A good-government group has won its case against the Federal Election Commission for negligence in enforcing campaign finance laws against two conservative political groups that have ties to billionaire industrialists and conservative juggernauts Charles and David Koch and that were active in several Southern states. Citizens for Responsibility and Ethics in Washington (CREW) filed a complaint with the FEC in 2012 against Americans for Job Security and the American Action Network for failing to register as political committees while financing $27.6 million worth of political ads during the 2010 elections. AJS is an anti-union 501(c)6 nonprofit trade association based in Virginia, while AAN is a 501(c)4 “social welfare” nonprofit based in Washington, D.C. After the FEC dismissed the suit, CREW sued the regulatory body itself.
This week a federal judge ruled that the FEC was “arbitrary and capricious” when it dismissed CREW’s complaint against the groups and will need to reconsider it. The ruling could dramatically change how the FEC investigates nonprofits that spend on politics and consequently increase election-spending transparency.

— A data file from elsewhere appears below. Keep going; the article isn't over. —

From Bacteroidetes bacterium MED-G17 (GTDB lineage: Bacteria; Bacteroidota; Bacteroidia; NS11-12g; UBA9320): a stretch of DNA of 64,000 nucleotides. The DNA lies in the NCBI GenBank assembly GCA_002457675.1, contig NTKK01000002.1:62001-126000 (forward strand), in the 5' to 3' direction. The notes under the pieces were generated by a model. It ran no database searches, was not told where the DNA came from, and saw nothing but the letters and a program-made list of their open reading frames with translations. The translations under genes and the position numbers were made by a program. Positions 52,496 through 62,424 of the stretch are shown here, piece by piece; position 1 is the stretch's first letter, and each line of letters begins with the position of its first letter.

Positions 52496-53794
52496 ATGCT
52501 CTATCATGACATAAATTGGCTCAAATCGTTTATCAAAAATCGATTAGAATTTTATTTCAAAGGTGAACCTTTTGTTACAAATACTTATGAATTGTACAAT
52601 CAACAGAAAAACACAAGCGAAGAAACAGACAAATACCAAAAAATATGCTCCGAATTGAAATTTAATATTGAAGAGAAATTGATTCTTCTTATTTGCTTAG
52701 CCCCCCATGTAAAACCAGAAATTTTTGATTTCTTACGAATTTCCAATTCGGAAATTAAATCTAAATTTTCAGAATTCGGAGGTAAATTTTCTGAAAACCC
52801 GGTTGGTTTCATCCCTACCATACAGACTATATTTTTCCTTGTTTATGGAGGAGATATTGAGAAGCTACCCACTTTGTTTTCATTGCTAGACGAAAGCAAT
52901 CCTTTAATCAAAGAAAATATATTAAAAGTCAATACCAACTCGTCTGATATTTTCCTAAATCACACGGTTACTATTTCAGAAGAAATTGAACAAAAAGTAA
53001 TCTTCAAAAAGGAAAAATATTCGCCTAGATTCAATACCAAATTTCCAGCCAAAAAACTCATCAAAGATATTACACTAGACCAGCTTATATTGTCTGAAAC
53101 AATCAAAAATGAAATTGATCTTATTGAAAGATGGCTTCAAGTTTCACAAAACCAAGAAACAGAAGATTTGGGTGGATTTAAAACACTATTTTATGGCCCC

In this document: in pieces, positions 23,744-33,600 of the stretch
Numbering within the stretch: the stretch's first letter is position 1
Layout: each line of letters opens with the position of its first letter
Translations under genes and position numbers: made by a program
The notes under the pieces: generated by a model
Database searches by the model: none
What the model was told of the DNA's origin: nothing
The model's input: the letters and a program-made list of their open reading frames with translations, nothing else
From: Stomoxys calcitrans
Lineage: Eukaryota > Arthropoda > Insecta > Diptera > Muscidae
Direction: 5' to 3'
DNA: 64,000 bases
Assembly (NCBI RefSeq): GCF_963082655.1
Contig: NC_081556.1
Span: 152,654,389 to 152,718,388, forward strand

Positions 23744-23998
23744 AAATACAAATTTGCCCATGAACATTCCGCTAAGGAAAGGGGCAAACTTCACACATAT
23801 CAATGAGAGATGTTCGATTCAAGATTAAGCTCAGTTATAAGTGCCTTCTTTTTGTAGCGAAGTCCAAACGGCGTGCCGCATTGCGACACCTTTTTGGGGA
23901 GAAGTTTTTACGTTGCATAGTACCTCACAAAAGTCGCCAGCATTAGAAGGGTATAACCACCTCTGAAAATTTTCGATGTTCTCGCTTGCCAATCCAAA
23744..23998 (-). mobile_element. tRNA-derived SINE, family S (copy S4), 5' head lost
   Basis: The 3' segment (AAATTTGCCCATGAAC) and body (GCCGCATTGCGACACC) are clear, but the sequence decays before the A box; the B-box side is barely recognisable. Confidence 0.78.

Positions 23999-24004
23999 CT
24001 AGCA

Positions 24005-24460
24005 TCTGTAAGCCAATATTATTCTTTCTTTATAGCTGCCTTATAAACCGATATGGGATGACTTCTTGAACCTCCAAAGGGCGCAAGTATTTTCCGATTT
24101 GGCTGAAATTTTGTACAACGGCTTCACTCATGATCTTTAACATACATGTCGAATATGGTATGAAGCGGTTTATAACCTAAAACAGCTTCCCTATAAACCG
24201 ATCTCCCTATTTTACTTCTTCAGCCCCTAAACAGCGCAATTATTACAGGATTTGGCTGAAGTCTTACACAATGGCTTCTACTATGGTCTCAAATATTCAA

“The case sees through the problematic tactic of using bogus ‘issue ads’ that are clearly political in an attempt to evade transparency and accountability,” CREW Communications Director Jordan Libowitz told Facing South.
To avoid violating their nonprofit status, the primary purpose of trade organizations and social welfare groups must not be political activity. Unlike the 527 political committees known as super PACs that have strict political disclosure requirements, trade organizations and social welfare groups are not required to disclose their donors except when reporting political expenditures that explicitly support or oppose a candidate for office and, in some cases, expenditures on so-called “electioneering” ads that run close to an election and criticize or support candidates without asking citizens to vote for or against them.